Pastor's Protest of Apache 'Rain God' License Plate Wins Second Hearing
An Oklahoma pastor has been fighting his state's new license plate, arguing that its Native American theme violates his religious freedom. It's an argument that deserves consideration, according to the Tenth Circuit Court of Appeals in an interesting twist on the longstanding debate over religious images and phrases on state license plates.
For those not familiar with the backstory, the image of a Native American shooting an arrow into the sky on Oklahoma's standard license plate might seem to constitute a simple nod to state history.
But pastor Keith Cressman of St. Mark's United Methodist Church in Bethany, Oklahoma, recognizes that the image alludes to an Apache legend in which the bow and arrow were divinely granted the ability to end a drought. So for Cressman, the state's use of the image on its standard plate violates his religious expression by forcing him to promote another religion's beliefs.
Cressman's suit, initially dismissed by a district judge, has been granted a rehearing by the Tenth Circuit Court of Appeals. Noting that the image's connotations make his license plate a "mobile billboard" for traditional Native American beliefs, Cressman and his lawyer are arguing that the image, which can be considered a form of speech, should not be forced by the state on its citizens. Although alternative plate designs exist, Cressman has noted that the extra cost associated with such specialty tags hampers his ability to enjoy freedom of speech and religion.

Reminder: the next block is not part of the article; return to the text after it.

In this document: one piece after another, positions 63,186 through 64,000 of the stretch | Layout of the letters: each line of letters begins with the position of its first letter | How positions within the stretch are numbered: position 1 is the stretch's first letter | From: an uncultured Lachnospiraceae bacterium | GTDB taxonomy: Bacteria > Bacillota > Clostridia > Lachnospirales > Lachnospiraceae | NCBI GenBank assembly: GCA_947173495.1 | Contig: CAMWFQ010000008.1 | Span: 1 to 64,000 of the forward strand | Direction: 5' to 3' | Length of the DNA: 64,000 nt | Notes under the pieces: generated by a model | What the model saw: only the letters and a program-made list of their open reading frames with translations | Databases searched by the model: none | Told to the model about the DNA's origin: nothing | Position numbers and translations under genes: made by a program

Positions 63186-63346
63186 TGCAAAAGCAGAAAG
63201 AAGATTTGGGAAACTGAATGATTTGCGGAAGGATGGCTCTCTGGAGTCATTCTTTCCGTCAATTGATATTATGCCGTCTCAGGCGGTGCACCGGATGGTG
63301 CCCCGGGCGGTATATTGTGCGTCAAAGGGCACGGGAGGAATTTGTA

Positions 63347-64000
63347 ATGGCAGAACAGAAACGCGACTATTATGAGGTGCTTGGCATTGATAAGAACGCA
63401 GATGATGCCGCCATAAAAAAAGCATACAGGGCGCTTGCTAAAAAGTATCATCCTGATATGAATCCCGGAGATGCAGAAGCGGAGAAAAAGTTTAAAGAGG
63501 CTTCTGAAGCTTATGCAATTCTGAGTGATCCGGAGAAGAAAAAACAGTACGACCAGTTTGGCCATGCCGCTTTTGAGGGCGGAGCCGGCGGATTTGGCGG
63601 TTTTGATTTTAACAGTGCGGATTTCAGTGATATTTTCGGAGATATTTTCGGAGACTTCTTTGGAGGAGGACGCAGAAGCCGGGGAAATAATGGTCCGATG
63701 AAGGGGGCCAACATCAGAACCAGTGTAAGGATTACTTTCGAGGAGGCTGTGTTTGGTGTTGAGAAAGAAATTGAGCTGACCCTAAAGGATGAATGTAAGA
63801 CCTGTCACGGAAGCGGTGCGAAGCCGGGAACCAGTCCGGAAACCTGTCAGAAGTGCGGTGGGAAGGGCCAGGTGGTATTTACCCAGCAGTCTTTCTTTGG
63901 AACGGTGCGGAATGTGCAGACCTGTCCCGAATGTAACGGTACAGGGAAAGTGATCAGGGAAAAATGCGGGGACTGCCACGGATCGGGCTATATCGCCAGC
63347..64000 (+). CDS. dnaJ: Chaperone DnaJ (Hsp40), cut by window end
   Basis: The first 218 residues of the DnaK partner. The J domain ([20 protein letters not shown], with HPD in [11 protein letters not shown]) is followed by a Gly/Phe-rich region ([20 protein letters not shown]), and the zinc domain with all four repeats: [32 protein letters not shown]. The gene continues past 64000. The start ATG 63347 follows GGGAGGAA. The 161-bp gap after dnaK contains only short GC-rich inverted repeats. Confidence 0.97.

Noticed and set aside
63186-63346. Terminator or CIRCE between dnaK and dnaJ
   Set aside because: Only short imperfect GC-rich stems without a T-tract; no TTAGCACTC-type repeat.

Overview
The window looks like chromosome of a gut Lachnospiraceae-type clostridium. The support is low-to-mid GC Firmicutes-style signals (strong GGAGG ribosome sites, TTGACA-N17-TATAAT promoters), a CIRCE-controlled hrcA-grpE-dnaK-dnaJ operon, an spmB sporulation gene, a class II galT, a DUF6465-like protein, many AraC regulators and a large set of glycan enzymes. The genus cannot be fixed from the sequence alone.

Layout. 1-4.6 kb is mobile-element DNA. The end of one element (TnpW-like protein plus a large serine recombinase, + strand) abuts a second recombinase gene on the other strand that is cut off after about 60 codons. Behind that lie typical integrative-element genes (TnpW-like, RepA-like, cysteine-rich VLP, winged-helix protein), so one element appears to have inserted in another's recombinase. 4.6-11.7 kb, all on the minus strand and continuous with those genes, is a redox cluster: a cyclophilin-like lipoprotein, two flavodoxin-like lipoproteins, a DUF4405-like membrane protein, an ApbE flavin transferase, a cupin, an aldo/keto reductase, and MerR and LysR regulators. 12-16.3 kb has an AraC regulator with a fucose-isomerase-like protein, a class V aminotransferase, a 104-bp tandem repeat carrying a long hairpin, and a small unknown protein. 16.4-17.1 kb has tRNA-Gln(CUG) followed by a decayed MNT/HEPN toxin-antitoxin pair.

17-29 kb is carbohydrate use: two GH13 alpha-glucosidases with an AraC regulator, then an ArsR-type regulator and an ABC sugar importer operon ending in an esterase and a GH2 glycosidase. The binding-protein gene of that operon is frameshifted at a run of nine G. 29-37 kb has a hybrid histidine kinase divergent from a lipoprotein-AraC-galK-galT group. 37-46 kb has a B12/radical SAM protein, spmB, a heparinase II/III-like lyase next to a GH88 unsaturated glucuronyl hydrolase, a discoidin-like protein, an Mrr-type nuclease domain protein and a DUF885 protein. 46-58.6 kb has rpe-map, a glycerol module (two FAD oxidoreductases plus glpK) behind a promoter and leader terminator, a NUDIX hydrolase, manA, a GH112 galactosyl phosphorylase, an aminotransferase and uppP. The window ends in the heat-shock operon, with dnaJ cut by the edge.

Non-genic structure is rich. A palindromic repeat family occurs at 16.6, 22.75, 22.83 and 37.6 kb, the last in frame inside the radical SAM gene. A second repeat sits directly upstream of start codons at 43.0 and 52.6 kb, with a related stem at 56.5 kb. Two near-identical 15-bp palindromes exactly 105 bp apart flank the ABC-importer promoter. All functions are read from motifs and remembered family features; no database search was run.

The image, itself based on a Smithsonian-owned sculpture titled "Sacred Rain Arrow," is well-known in Oklahoma. The sculpture and its accompanying story symbolizes the "strength, dignity, beauty and spirituality" of sculptor Alan Houser's native Chiricahua Apache tribe.
CT regularly covers stories related to Native Americans, such as disagreement over dismantling a Native American sweat lodge, as well as ongoing controversy over Christian messages on license plates in numerous states.